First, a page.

A cruise into even one artery of the world's longest river network will unveil the secrets of this natural paradise. Much of your time will consist of trips in speedboats (and kayaks, if you're feeling active) to spot the rainforest's diverse wildlife, along with the odd walk or two to get introduced to some of the rainforest's smaller wonders and unusual plants.
Wildlife spotting around here is best described as rewarding: the dense foliage and the vast expanse thereof provide plenty of hiding places, so don’t expect to see one animal after another as you would in the Galápagos or on safari in Africa. However, every animal you do spot (and your chances are boosted with expert guides and fellow wildlife enthusiasts on board) will feel special.
You’ll also have the chance to interact with the Amazon’s human inhabitants through visits to indigenous villages. Doing so aboard a cruise feels especially authentic since vessels can penetrate deep into the Amazon, reaching communities that are several days away from the nearest road. Indeed, as well as five-star pampering, many of these cruises provide economic opportunities to these communities by delivering supplies and employing locals – expect to bump into your sommelier or guide catching up with their families. You’ll get to watch performances and buy some expert handicrafts, and get hands-on through activities such as blow-dart shooting.
Because the Amazon spans eight different countries, there are various launching points for Amazon cruises. The three most popular are Iquitos in Peru, Manaus in Brazil and Coca in Ecuador, most of which are reached via a short flight from their respective countries’ major cities. This makes Amazon cruises easy to combine with other things, such as Galápagos cruises and Machu Picchu.
Wildlife you’ll spot
In terms of what you're very likely to spot, there are: bright pink dolphins coming up for air, macaws and vultures flying overhead, caimans' eyes reflecting the torchlight during a night safari and piranhas biting during a spot of fishing with bamboo poles. Beyond those, the Amazon is full of surprises.
You might spot toucans and howler monkeys in the treetops, families of inquisitive giant otters popping their heads up, leafcutter ants hauling their loads back to their nests or snakes slithering through the undergrowth. While larger predators such as a jaguar, harpy eagle or anaconda would require significantly more luck, you can never be certain of what you're going to find!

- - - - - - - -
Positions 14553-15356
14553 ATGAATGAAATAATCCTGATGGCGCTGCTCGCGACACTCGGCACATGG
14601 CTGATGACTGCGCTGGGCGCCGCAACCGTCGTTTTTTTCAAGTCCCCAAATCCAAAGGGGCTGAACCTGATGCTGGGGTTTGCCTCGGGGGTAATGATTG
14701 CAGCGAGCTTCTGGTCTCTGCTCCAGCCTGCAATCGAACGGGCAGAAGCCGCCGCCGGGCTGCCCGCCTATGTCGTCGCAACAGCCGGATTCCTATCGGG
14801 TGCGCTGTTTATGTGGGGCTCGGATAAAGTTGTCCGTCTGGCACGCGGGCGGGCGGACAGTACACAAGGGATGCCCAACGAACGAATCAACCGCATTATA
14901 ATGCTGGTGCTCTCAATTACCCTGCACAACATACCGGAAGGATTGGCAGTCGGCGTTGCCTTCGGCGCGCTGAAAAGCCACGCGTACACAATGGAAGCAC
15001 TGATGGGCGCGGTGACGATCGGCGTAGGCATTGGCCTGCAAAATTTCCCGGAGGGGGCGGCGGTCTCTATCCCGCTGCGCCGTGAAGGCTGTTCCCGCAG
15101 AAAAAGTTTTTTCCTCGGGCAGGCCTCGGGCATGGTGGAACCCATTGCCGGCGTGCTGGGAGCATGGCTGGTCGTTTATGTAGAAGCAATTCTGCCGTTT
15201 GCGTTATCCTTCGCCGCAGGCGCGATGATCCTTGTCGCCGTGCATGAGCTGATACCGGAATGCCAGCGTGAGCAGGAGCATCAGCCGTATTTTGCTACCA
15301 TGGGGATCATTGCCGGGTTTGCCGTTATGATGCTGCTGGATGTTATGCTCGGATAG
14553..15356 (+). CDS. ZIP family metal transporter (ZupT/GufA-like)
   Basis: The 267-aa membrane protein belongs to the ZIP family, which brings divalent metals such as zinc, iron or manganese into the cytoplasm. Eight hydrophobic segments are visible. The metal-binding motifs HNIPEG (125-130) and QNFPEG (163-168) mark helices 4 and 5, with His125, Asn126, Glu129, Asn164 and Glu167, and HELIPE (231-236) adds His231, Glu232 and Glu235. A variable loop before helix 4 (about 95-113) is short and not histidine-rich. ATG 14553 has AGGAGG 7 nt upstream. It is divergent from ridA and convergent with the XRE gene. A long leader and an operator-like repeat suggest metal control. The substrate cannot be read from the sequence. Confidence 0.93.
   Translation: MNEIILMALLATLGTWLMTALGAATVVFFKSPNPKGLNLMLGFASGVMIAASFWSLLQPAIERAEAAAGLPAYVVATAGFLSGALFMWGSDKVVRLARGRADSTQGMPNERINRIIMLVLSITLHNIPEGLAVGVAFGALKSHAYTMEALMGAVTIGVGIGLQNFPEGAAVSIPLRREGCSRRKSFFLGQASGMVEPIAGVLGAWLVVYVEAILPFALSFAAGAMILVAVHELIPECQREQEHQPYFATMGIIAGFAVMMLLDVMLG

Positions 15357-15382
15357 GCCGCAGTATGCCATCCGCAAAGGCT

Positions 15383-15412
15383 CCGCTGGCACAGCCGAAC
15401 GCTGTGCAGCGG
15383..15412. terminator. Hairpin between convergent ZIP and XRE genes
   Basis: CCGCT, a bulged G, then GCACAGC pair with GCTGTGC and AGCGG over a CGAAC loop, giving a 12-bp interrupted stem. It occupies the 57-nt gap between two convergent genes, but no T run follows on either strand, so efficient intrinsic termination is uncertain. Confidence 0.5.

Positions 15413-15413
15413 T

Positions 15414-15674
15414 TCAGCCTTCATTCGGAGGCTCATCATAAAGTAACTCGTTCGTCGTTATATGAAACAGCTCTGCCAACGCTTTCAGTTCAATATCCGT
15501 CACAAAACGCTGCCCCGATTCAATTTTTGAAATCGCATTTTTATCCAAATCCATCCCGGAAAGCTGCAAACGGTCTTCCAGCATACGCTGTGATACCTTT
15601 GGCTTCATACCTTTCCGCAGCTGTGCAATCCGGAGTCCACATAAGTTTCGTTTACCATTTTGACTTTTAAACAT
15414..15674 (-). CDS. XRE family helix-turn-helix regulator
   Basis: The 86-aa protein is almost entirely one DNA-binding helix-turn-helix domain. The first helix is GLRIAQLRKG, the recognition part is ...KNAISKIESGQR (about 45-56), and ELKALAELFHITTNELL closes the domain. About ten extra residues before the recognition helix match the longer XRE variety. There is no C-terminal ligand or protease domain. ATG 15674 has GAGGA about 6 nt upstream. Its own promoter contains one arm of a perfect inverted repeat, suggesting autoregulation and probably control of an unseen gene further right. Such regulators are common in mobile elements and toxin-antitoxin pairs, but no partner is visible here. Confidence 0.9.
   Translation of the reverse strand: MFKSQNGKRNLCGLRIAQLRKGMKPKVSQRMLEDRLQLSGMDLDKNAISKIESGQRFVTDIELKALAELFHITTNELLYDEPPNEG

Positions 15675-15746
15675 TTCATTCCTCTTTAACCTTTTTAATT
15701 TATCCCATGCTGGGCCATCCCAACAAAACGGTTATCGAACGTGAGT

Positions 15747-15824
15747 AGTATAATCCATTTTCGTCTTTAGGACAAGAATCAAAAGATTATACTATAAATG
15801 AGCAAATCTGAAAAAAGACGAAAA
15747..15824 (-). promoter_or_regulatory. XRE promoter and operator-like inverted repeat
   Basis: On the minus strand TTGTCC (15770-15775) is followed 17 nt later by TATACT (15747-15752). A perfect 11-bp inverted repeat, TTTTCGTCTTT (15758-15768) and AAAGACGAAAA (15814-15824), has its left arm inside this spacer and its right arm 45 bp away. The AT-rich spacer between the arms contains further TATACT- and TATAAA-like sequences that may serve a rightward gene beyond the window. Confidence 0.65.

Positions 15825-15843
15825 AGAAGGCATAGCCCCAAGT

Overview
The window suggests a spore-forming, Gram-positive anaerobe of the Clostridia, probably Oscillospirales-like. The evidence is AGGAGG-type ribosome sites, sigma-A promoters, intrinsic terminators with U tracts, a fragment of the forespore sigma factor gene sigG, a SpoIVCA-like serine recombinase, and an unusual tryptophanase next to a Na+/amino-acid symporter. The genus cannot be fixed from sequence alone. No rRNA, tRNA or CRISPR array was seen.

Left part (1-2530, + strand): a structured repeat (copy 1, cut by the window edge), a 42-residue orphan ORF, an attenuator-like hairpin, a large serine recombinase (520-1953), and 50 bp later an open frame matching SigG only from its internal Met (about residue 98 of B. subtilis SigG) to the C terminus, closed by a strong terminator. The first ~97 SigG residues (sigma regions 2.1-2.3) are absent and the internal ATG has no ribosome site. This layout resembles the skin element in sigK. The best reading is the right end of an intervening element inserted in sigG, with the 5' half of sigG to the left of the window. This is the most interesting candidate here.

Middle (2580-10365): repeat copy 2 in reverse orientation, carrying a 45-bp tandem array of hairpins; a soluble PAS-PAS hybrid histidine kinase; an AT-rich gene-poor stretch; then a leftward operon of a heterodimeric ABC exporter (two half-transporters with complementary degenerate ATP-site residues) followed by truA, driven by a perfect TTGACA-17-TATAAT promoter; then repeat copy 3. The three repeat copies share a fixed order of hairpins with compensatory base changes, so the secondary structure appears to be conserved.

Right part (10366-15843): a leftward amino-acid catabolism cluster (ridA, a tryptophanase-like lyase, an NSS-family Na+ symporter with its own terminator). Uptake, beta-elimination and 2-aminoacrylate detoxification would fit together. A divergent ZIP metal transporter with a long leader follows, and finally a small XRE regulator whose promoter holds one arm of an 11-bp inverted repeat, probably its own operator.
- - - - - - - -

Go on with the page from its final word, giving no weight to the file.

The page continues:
Brazil Wildlife (15 days from £7,060pp): A nature-focused holiday in two contrasting regions of wild Brazil: the wetlands of the Pantanal and the Rio Negro on Amazonia. Two distinct wildlife experiences; a land-based eco-lodge and a whole week's expeditionary cruise on MV Tucano.
Luxury Peru (9 days from £9,430pp): A luxury holiday staying in first class Belmond hotels. Arrive at the “Lost City” of Machu Picchu in the elegant Hiram Bingham train from Cusco, the Incas’ imperial capital. Fly to the Amazon for a deluxe wildlife cruise in a state-of-the-art expedition vessel, MV Aria.
A cruise between Punta Arenas and Ushuaia, at the continent’s southern tip, brings you the best of Patagonia’s scenery - in short, the image everyone conjures up in their head when they think of this faraway land. Around here, the snowcapped ridge line of the Andes begins to sink into the gelid sea, creating a network of channels, islets and bays.
There are no roads out here, just wilderness, and a cruise through the fjords truly feels like one has reached the edge of the earth. Indeed, this was the treacherous route that many explorers and later trading ships had to traverse in order to get to the Pacific, with names like the Beagle Channel and Magellan Strait bearing the names of these intrepid adventurers. Following in their wake through the windswept wilderness lends an appreciation for what these people went through, even though the accommodations on board are significantly cosier now than they were then.
As fine a place as the deck of this ship is from which to take in Patagonia’s natural beauty, excursions in zodiacs get you even closer. You’ll get right up to the frozen walls of groaning glaciers as pieces of ice go careening into the black water below. There are excursions ashore where you’ll get to know Patagonia’s ecosystems and how the area’s plants and animals survive out here. You’ll also take a walk to the southernmost point in South America, Cape Horn, where a friendly lighthouse keeper and his family hold the fort.
Wildlife you’ll spot
A difficult environment to live in, Patagonia for wildlife watchers is more a quality-over-quantity destination. Nonetheless, it’s hard not to feel a sense of admiration for everything you do lay eyes on: cuddly gray foxes and bright white geese patrol the shorelines, blubbery elephant seals rest atop ice floes and penguins clumsily shuttle back and forth between their burrows and the sea.